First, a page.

But this reform was way too radical, so it didn’t win. And happily, even as we speak, mail couriers are rushing empty containers back and forth across the USDA-inspected fruited plain at your expense. This year’s SAVE Award nominees include Faith Stanfield of Toledo, a “General Technical Expert” with the Social Security Administration. As someone who’s technically expert in a very general sense, she sees the big picture. It’s on the front of the SSA’s glossy magazine. Did you know Social Security has its own glossy magazine? It’s called Oasis and it’s sent out to 88,000 SSA employees plus about a thousand government retirees. It’s like Vogue or Vanity Fair, but without the perfume and fashion ads, because who needs Givenchy and Yves St. Laurent to fund your mag when you’ve got the U.S. taxpayer? It’s the magazine that says you’re cool, you’re now, you’re living the SSA-bureaucrat lifestyle. But Faith thinks they should scrap the glossy pages and only publish it online.
Ooh, I dunno. Sounds a bit extreme to me. Could result in hundreds of Social Security lifestyle editors being laid off and reduced to living on Social Security.
Anyway, the winner of the SAVE Award gets to meet with the president to discuss his or her proposal. The proposal then gets submitted to a committee for further discussion on whether to set up a committee to discuss discussing it further. But, unlike the Superfriends’ Supercommittee, the lunch expenses are cheaper.
What with the proposal to use the nearly two centuries of budget savings from the end of the War of 1812 to fund the construction of high-speed monorails and the plan to turn the Social Security Administration’s in-house glossy into an in-house virtual-glossy, it’s no surprise that the president himself has got the deficit-reduction fever. On Wednesday, he signed an executive order “Promoting Efficient Spending” — and ending government waste. Just like that! According to Section Seven:
Agencies should limit the purchase of promotional items (e.g., plaques, clothing, and commemorative items), in particular where they are not cost-effective.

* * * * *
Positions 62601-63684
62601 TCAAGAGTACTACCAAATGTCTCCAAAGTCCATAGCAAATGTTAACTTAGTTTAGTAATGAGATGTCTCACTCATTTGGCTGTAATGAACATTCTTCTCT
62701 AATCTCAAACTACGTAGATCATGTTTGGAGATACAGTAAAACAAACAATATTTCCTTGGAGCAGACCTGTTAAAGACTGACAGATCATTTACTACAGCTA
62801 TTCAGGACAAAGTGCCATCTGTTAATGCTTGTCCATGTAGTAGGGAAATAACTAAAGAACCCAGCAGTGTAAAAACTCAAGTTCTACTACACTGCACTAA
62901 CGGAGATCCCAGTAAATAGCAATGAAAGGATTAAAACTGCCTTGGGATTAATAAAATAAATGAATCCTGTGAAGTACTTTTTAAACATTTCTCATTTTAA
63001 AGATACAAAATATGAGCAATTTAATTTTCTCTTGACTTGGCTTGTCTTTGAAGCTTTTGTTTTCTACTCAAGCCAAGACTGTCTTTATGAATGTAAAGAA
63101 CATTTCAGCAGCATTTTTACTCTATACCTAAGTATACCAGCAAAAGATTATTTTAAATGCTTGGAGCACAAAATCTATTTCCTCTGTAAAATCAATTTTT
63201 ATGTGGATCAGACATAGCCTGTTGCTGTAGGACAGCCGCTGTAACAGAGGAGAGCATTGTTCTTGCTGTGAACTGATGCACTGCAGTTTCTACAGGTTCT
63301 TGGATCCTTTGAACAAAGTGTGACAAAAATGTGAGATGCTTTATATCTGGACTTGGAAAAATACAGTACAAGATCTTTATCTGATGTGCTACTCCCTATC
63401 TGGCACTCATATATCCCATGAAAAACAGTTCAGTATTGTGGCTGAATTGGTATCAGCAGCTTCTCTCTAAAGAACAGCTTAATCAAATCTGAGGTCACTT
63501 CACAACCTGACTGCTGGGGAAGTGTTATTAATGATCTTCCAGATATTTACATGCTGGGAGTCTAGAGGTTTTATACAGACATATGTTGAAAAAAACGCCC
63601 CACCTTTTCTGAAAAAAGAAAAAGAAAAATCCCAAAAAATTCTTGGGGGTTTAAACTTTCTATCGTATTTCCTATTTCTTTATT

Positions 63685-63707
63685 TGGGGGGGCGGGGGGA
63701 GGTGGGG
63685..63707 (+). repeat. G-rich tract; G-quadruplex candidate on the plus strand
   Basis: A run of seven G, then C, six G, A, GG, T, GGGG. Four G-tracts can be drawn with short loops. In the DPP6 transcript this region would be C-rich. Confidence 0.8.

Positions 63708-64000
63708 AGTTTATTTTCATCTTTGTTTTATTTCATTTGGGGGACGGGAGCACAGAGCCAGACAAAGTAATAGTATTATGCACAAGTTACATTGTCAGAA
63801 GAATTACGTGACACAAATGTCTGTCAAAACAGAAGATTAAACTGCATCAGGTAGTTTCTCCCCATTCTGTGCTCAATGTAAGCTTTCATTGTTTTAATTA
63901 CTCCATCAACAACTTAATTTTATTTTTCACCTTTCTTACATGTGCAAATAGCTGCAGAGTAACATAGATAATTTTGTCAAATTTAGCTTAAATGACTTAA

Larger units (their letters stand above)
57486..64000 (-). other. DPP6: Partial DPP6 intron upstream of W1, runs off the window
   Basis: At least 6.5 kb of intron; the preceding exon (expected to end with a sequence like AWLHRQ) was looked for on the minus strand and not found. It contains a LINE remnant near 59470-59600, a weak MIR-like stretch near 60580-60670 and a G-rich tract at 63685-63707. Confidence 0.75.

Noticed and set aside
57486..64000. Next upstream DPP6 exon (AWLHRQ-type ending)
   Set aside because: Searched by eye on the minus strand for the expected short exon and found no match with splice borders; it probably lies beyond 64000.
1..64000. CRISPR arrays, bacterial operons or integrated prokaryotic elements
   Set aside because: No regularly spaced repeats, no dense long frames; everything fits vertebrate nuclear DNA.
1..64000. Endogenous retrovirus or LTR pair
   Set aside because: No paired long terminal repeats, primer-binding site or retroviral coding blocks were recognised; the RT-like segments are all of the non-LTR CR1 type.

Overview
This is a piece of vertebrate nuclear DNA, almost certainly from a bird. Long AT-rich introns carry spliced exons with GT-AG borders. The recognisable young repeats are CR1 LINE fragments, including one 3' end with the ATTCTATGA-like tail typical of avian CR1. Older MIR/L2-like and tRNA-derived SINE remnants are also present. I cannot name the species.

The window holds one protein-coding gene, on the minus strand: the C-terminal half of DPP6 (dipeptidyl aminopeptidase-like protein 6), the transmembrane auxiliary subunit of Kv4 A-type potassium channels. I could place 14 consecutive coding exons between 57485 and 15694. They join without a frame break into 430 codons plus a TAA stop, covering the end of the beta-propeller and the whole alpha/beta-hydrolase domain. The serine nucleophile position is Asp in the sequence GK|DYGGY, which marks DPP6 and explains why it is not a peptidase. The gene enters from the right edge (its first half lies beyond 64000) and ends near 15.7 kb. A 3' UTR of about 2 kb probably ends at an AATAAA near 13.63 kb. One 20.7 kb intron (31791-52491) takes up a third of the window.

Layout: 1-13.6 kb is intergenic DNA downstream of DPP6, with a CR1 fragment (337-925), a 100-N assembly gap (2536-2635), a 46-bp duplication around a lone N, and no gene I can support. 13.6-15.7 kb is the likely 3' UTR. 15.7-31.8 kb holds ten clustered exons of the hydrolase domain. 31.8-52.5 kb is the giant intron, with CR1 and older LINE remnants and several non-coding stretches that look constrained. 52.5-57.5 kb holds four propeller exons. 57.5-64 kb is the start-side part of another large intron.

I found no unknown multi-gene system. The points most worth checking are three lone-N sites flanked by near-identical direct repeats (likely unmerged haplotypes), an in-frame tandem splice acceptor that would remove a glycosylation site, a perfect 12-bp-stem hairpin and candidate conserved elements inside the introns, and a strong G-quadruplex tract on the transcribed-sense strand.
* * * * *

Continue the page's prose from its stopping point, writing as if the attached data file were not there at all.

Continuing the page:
Sounds like someone’s seen one amusing Janet Napolitano bobblehead too many at the DHS holiday party. About to stick in one of those giant commemorative plaques on the side of the road saying “These next three miles of single-lane scarified pavement brought to you by the American Recovery & Reinvestment Act”? Don’t even think about it.
Fresh from launching the war on tchotchkes, the administration then proposed a 15-cent tax on Christmas trees in order to fund a federal promotional campaign to promote the sale of Christmas trees. Possibly Commerce Department research showed that there’s a dramatic fall-off in the sale of “holiday trees” round about December 26 every year, and Obama figured a little stimulus surely couldn’t hurt. He was forced to rescind the proposal, presumably after an ACLU chum pointed out that settling the Bureau of Christmas Tree Promotion lawsuit would wipe out all the budget savings from the French and Indian Wars.
Meanwhile, as these ruthless austerity measures start to bite, the government of the United States continues to spend one-fifth of a billion dollars it doesn’t have every hour, every day, every week, including Thanksgiving, Christmas, and Ramadan.
And remember, folks, Rick Perry is the dummy because he wants to abolish so many government departments, he can’t keep track of them all. Keep it simple, Rick. Just stick to a campaign pledge to set up a supercommittee to report back on the possibility of using savings from mailing back empty specimen beakers by three-day ground service to fund Medicare. Then people will take you seriously.
— Mark Steyn, a National Review columnist, is the author of After America: Get Ready for Armageddon. © 2011 Mark Steyn